3. The legal system supports giving a short term and psychological outlet to the parties in a marriage to blame a third person for the breakdown of a marriage. The nature of evidence   tend to become too personal and results in further hampering of the relationship.
  4. By decriminalizing adultery india has given heed to the calls given by the United Nations Organisation (UNO) to the governments to repeal laws that criminalise adultery, as these are predominantly used to discriminate against women.
  5. The 42nd Law Commission report of India called for making the law on adultery gender neutral, by making it equally applicable to men and women and the  verdict stand by the law commission report.


It is a matter of concern that refreshing the statute books is being left to the judiciary, without any proactive role of Parliament in amending regressive laws. The shocking message here is not merely that provisions such as Section 497 or 377 remained so long in the IPC, it is also that Parliament failed in its legislative responsibility to address them.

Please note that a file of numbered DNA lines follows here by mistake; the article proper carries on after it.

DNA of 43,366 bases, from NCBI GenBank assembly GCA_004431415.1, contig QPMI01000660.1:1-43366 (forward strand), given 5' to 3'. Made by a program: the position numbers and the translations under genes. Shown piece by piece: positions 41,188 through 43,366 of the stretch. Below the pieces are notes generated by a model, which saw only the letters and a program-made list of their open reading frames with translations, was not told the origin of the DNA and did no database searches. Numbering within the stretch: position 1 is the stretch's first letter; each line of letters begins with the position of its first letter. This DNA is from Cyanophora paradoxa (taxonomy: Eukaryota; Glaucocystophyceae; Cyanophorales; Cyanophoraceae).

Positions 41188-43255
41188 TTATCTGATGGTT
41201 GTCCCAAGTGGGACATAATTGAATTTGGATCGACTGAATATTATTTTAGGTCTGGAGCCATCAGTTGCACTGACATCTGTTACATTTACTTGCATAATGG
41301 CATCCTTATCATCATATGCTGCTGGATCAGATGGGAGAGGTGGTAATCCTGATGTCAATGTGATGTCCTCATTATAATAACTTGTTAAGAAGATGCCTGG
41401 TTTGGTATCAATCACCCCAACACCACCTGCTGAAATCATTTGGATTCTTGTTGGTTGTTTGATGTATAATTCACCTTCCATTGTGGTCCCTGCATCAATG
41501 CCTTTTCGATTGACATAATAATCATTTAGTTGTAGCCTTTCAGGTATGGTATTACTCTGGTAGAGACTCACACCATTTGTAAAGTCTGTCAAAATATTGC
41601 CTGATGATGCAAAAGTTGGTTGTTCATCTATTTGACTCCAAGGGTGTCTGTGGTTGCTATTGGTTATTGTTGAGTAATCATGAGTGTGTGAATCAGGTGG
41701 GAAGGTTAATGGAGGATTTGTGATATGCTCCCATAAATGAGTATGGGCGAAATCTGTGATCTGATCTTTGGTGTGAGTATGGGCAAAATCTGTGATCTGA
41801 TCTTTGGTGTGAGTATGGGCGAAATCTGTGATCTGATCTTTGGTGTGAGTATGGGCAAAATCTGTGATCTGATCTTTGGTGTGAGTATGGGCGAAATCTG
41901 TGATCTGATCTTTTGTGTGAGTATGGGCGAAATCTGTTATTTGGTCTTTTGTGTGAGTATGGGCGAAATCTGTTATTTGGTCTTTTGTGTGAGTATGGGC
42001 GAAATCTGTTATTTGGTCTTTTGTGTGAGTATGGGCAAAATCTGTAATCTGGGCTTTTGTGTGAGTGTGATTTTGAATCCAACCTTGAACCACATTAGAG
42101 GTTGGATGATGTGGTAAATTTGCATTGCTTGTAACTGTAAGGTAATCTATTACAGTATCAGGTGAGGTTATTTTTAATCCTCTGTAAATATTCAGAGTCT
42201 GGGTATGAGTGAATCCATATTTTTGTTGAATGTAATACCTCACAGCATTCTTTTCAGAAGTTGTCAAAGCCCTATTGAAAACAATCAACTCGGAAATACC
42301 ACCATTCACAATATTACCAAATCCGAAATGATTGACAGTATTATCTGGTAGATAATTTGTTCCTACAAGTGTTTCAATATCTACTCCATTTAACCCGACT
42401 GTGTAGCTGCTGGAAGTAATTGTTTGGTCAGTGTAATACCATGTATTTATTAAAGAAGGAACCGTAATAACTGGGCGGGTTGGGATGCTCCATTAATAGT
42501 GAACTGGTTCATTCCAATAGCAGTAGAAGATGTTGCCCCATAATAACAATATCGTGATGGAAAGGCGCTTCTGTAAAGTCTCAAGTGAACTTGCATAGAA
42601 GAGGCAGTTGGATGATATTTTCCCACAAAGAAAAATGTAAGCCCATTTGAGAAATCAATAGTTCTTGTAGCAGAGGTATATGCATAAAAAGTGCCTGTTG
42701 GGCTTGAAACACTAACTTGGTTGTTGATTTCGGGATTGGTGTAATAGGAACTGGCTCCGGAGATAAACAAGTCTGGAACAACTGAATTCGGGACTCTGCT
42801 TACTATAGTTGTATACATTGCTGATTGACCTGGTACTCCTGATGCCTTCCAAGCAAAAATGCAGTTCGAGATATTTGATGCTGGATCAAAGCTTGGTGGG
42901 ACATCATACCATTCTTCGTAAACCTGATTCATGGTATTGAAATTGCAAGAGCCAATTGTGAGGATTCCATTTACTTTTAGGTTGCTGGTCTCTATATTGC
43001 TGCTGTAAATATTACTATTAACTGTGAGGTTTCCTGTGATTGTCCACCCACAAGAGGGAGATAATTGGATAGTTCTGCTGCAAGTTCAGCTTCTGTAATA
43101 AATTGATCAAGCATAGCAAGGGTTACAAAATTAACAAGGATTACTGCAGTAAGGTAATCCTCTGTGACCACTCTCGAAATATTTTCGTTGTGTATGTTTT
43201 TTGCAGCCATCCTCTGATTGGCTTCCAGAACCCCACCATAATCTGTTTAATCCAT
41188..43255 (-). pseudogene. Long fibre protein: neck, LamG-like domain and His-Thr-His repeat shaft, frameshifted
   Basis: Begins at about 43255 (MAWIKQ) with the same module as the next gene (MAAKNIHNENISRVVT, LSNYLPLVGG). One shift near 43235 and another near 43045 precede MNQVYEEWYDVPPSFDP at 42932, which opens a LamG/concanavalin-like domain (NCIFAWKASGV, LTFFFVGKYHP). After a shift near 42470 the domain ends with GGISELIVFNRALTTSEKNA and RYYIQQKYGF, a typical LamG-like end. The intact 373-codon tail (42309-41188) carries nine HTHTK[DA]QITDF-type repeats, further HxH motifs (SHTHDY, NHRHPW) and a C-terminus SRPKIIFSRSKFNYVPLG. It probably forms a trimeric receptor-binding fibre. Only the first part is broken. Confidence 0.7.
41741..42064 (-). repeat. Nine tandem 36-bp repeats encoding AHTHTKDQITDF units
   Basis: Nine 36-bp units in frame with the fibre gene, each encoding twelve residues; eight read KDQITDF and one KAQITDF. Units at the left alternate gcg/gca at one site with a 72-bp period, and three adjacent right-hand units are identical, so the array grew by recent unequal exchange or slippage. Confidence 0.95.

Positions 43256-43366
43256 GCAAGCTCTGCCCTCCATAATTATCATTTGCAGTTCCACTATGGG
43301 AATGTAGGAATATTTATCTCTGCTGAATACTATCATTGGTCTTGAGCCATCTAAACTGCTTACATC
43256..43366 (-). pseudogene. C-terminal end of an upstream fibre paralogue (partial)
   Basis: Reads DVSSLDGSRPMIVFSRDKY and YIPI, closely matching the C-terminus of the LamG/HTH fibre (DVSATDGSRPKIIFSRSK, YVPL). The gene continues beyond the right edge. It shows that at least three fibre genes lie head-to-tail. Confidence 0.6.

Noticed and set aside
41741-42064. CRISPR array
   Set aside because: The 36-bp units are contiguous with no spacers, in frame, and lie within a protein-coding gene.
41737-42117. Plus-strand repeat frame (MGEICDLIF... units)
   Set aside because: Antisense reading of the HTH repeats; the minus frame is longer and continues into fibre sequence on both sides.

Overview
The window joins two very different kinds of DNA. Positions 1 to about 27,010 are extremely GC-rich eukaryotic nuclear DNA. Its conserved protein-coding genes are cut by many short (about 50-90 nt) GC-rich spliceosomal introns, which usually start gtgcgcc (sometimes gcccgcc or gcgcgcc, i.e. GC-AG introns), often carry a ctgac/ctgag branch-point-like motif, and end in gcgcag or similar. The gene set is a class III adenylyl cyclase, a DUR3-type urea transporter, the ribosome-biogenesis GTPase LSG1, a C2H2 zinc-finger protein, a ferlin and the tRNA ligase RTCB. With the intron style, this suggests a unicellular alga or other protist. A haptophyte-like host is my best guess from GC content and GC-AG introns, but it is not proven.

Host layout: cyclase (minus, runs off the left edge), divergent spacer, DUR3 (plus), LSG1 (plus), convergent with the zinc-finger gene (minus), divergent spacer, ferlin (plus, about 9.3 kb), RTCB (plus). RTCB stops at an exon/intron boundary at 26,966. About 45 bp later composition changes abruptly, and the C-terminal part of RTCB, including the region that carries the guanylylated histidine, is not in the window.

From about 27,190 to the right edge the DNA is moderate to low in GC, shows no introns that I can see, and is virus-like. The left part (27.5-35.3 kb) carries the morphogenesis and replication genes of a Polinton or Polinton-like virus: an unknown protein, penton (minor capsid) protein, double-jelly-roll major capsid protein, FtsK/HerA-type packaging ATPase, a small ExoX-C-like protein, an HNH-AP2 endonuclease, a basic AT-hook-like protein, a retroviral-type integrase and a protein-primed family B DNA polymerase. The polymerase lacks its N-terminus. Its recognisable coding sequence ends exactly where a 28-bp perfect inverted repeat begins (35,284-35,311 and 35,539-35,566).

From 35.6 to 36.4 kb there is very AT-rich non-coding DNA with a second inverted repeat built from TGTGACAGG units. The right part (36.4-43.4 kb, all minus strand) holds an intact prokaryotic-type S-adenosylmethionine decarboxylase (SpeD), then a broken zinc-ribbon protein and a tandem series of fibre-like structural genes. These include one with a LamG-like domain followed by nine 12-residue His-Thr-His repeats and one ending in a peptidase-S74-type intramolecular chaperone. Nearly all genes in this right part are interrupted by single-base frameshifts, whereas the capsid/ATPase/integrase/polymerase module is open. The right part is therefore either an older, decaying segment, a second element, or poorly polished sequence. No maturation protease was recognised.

The verdict has made that the consent of the spouse at the time of tying the knot does not remain in force for all time to come and there has to be consent of partners at every stage of life. This has provided women an equal space to women on sexual and bodily autonomy .And it has stressed that individual dignity is important in a sanctified society.

The recent judgments of  decrimilasing sec 497,criminalizing triple talaq indicates that the institution of marriage is not a patriarchal one and that both sexes has equal say in it .Moreover these verdicts are  a sign of modern outlook thought giving  importance to fundamental rights and space for individual privacy than to the antiquated outdated  arbitrary laws .